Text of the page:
jennygreentooth wrote: B) parents who neglect their children at the event, or are too inebriated to make good parenting decisions.
Miss Kate wrote:In 2002, I made a big, flowy, light-up jellyfish that I attached to my tricycle. It was late one night, my husband, a friend, and I were on the platform of the Man and we looked down to see a family of three inside the belly of my jelly, illuminated by blue light. The little girl was in a green sequined pajama onezee and we watched as she pulled on the tendrils, cooed at the lacey stuff, and touched everything. She was amazing! We got to talk with her parents only to find out that she was two and that it was her third Burning Man. She was a burner in the oven her first year, a wee tiny spark her second, and a two year old her third. Her parents were so kind and the family love that they gave off was over the top. It was obvious that even at two, she was going to be one rockin’ young lady.
I’m not a parent so I don’t usually feel the need to interject about kids at BM, but interacting with children on the playa is a really wonderful part of my experience. Black Rock mini citizens are powerful little beings that seem to grow up to be tremendously vibrant adults. Being visually enlightened, seeing creativity and imagination on such a large scale, I can’t really see how that could be a negative. Of course there are lots of kid inappropriate things going on, but responsible parenting, just like any responsible adult participating is the key. The parents that I have met seem to be good people with the little ones best interest in mind. And, they seem to be cut out for it. Leaving the kids at home is a great thing to do if mom or dad doesn't want the responsibility, and there is certainly nothing at all wrong with that.
I guess I kind of feel like those little people, just like us big people, take some fire away with them and share with the outside world, with other kids, and bring some fun that may be a bit unconventional to the table. I completely agree with Mary Jane ~ moments at Burning Man prove that anything is possible if you put aside your fear and crank up your effort and imagination.
But that’s just my mushy two cents.
Yes, there are issues around responcibility, and certainly my working as a medic for two years has given me some prissy negative feelings towards those who risk themselves and others by not taking it, but when you consider the toxic environment of constant advertising and segregation by age that exists in the default world, I say that there's a better than even chance that BRC, properly controlled for, is a better environment than the kids will be living in the other 51 weeks a year.
And by the way--I hate those hippie (or punk) parents with ferel parenting styles and the brats they raise.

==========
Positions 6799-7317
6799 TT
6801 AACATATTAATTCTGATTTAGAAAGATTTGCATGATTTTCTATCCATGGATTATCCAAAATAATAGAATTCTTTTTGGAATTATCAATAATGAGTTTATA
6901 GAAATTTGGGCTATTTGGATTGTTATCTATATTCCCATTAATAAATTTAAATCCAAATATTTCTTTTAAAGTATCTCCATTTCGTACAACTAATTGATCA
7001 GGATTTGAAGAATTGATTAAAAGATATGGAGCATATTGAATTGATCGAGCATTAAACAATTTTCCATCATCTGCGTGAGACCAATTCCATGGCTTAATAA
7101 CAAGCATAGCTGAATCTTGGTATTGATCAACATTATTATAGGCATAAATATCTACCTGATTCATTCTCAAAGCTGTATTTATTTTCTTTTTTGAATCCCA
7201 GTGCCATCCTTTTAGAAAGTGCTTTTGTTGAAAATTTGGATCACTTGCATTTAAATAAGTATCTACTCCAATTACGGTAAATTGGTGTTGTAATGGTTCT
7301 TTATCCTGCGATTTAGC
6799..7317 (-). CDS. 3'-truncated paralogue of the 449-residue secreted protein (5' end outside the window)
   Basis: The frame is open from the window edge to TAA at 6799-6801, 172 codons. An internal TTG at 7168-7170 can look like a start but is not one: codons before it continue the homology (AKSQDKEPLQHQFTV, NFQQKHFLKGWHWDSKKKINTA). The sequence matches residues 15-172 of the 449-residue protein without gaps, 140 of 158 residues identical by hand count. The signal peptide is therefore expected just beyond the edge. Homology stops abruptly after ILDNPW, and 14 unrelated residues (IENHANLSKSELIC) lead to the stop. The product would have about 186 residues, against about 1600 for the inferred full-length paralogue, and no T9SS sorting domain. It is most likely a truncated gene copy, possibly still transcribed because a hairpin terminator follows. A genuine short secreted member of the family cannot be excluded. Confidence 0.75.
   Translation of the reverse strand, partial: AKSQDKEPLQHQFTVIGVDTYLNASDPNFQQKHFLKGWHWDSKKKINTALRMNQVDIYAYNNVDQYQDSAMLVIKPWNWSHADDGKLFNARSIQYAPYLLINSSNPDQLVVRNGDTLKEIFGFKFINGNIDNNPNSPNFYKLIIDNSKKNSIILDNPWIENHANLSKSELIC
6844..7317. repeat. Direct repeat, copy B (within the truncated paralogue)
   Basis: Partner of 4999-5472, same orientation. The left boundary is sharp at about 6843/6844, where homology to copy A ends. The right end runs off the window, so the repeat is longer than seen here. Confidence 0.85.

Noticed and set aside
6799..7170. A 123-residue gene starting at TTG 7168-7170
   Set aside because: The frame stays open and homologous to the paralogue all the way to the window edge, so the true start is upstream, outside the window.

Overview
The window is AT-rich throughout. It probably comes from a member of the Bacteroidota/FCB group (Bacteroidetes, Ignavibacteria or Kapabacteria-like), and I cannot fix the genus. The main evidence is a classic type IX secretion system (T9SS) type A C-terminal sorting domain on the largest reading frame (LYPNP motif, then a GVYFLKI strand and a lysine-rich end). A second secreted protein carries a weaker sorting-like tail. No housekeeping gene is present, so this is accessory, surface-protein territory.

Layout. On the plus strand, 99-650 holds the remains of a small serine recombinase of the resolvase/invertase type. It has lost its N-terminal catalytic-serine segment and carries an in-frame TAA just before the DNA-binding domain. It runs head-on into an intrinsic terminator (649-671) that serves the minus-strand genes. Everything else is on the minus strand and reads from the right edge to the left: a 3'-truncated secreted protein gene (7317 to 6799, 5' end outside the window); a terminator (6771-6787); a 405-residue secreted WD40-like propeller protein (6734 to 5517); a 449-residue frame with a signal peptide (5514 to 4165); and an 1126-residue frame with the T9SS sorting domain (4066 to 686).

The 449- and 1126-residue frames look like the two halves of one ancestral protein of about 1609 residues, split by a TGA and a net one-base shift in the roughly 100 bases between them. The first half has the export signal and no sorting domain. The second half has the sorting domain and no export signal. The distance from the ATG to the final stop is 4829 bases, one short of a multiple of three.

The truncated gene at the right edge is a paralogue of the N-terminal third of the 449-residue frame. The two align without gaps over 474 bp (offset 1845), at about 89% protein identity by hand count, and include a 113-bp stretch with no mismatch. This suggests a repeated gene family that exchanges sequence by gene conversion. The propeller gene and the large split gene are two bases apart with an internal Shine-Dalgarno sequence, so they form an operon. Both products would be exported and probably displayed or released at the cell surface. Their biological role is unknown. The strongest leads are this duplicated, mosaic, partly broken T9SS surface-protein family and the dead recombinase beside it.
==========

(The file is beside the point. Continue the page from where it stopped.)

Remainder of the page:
Blonde Iguana wrote:... My plan, actually, is to turn the teens loose on an unsuspecting B-Man population with a couple walkie-talkies, pinchable cheeks and plenty of H20.
actiongrl wrote:> Ever seen a 12 year old girl spin fire? I have, and at 12, when most girls' confidence is plummeting with every turn of a teen magazine's page, it was powerful to see her so proud of an accomplishment and so revered by the grownups around her. She was beaming. I'd much rather see her at Burning Man being guided through the *real* world by her parents than sitting home at Grandma's watching a Mary Kate and Ashley movie...wouldn't you?
Without children (and old people) do you really have a society?
Blonde Iguana wrote:I'm a BM virgin who's bringing a 16 year old daughter to Burning Man this year. After reading some of these posts I feel kinda bad-parentish and idiotic about making the decision to bring her when I haven't even experienced it for myself, but she has been counting on this trip for months and would effin' kill me if I went without her. I've been planning and researching like mad for months and have been educating and talking her ass off for months about safety, Rangers, common sense in dealing with unwelcome advances, everything I can think of or read about. We'll have a meeting plan, a well-marked camp, 2-way radios, tons of water and ways in which to carry it. She will wear a laminated dog tag with her age, camp info, medical, etc. around her neck. She's healthy, mature, totally cool, free-spirited, and unshockable, and will have her 17 year old male cousin by her side at all times (hopefully). I haven't told her dad about it, and I'll probably get in big trouble if he ever finds out (if he can pull himself out of his MaryJane stupor long enough). I don't expect anybody to tone anything down to spare her virgin senses.
Maybe it's a bad idea, but there's no turning back now...
I've been planning and researching like mad for months and have been educating and talking her ass off for months about safety, Rangers, common sense in dealing with unwelcome advances, everything I can think of or read about. We'll have a meeting plan, a well-marked camp, 2-way radios, tons of water and ways in which to carry it.
elvinagre7 wrote:I have been to this event since 1996 and do not think any kid under 16 should be there. Leave them and dogs at home. Take them to Disneyland instead.
Sobretta Franjipan wrote:Blonde Iguana:
You'd better guess again about that. Burning Man is renowned for the turn around for a second and you've lost who you're with. Then there's going to the bathroom.
But I'm sure she'll be fine and have a fan-freaking-tastic time.
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